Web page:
It was very interesting!
Obviously, compost is one of my specialist subjects, so I was interested to see how it would be done commercially, and if there were any tricks of the trade to be learnt.
The tour was of two different facilities: the first was mostly garden waste, with some food waste, being composted in the "normal" fashion for use as agricultural soil conditioner/fertiliser, and the second was food waste only, being processed through an anaerobic digester to produce methane (converted into electricity) and organic liquid fertiliser.
First on the agenda: in-vessel composting.
This is where the contents of the Brown Bins (in my part of Oxfordshire, green garden waste goes into brown bins, whereas cardboard/glass/plastic recycling goes into green bins. Illogical, huh?) go, along with some of the food waste that we put out in corn starch bags.
The process is surprisingly simple, and very similar to that of normal composting, but on a rather larger scale, and it happens correspondingly faster.
The load is put through a giant shredder/mixer, that orange thing, then moved out of the receiving hall into a series of long roofed tunnels to get up to heat.
They use what I would call a loader - like a tractor, but with a big metal bucket on the front to scrape up, move, and tip out the material. They have three or four of them, and they do all the moving of materials on the site.
As you can see, there is hardly any mess or leftover bits around - the whole site, I have to say, was remarkably clean and well-kept. And not because they had visitors - the site was operational the whole time we were there, and we all had to wear high-vis jackets, and were warned to keep alert for moving vehicles at all times.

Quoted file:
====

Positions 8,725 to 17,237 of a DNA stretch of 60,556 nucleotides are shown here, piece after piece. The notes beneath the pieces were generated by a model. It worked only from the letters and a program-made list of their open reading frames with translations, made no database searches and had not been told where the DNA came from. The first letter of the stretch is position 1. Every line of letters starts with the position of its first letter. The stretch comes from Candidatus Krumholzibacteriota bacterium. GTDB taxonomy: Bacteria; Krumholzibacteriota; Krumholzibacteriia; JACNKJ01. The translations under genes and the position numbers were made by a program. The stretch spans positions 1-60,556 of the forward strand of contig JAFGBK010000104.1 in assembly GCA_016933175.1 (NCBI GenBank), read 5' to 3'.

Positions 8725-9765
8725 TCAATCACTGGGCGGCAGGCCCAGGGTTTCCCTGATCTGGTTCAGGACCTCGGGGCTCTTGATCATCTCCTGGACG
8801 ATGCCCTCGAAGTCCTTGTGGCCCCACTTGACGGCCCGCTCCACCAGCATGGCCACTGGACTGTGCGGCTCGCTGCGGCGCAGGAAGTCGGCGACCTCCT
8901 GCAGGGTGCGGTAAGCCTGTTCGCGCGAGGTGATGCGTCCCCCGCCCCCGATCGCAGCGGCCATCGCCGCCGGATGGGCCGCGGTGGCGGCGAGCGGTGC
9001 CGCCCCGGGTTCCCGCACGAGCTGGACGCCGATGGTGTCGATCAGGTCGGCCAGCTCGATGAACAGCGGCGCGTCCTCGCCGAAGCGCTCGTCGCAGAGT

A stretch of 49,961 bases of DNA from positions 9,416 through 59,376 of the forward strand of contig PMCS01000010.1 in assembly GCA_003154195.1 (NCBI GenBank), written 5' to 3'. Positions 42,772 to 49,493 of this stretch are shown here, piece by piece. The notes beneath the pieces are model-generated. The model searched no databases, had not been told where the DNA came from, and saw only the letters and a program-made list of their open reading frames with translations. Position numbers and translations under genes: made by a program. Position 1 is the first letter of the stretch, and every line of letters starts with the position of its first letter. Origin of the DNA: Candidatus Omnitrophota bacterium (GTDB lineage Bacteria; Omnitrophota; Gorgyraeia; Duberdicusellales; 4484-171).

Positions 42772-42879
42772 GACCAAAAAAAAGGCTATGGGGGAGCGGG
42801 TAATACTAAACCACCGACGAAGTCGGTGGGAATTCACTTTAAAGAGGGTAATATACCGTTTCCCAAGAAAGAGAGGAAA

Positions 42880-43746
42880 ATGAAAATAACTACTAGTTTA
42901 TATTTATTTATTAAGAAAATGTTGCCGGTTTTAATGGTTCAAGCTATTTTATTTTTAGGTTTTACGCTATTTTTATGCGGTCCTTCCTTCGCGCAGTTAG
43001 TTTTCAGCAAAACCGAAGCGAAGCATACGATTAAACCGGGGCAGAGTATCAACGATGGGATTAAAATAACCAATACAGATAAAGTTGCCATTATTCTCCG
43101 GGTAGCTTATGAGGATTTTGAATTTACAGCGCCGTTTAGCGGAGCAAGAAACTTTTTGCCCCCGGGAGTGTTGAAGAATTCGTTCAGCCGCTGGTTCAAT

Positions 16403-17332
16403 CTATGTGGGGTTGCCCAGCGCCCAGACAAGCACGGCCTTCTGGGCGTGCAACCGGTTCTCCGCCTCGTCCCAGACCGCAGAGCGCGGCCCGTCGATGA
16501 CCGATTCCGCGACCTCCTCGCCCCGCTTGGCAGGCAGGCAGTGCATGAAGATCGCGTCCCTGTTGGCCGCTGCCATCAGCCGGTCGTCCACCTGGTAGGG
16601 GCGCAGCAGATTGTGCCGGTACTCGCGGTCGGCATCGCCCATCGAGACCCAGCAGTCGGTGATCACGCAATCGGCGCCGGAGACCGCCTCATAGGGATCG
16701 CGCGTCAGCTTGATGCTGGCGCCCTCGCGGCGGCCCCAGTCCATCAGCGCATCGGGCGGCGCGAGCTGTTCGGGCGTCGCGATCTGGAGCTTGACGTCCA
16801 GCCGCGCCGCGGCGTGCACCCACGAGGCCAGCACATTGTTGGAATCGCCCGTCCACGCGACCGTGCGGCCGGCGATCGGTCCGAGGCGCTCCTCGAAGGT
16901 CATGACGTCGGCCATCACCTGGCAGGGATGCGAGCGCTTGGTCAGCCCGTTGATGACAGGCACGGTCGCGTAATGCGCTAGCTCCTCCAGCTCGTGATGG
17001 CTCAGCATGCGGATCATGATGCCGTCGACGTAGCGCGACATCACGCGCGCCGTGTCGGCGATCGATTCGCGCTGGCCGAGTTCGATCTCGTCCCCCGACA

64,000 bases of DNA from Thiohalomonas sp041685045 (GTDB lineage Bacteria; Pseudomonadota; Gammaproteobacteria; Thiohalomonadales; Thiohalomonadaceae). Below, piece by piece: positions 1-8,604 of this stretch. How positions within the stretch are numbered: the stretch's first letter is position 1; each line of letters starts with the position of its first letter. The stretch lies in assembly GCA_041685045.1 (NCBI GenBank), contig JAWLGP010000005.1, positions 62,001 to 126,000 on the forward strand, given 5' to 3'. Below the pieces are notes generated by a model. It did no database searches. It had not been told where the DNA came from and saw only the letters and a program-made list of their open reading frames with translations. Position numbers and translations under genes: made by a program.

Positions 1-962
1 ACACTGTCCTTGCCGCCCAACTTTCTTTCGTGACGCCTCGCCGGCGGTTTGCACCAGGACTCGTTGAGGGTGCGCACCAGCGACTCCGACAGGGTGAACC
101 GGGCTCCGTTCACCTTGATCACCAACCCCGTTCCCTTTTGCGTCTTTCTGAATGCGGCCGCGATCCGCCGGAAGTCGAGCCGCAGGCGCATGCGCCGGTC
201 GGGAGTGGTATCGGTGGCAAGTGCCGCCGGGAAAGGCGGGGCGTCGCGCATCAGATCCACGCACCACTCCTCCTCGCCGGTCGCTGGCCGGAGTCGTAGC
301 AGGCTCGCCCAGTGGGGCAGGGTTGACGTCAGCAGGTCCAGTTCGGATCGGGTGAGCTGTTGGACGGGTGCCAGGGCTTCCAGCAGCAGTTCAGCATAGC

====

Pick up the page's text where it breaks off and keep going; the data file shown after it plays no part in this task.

The second stage is the tunnels: not rounded poly-tunnels, but long rectangular pens, with flat roofs that open up on struts to allow the loaders to get in and work unimpeded.
You can also see the strut arrangements above the tunnels, which allow the roof panels to be opened.
The freshly mixed and chomped waste is loaded into the tunnel, the roof is closed, the doors are closed, and they are left to get up to heat.
To help this, air is blown in from underneath, to oxygenate the heaps, and excess liquid is drained off.
We all know that compost heaps generate heat, and these ones do it on a rather larger scale - when the door was folded back, a fog of steam wafted out! Several of the tour members held their noses in somewhat cissy fashion, but there was no unpleasant smell at all, even though these heaps had only been stewing for a few days.
As you can see, not much rotting has taken place yet, you can clearly see the shapes of twigs etc, and the white stuff is just fungus, as you would expect in something warm and dark.
Of course, they don't have the usual brandlings or Tiger Worms in these piles - it is far too hot for livestock. The rotting process is purely heat-driven, and all the heat is generated by the rotting action. Clever, huh? All they have to add is the oxygenation: air is free, and the fans are surprisingly low-powered, just 5 kilowatts per tunnel, and they only run when the sensors indicate that they are needed.
The tunnels have to achieve a certain temperature (60 degrees) for two days, and the tunnels are closely monitored to ensure that this happens. The material then stays in the tunnel for a surprisingly short time - 7-10 days - before the tunnel is opened, and the heaps were moved out from the other end into the next phase, the second set of tunnels.
The second set of tunnels were identical to the first, but only half as many of them: of course, as with domestic composting, the material reduces rapidly in volume.
After another fortnight in the second set of tunnels, the material is scraped out again by the loaders, or "loading shovels" as they call them, and stacked in long rows (referred to as "windrows" ) in the open yard, to continue the rotting process.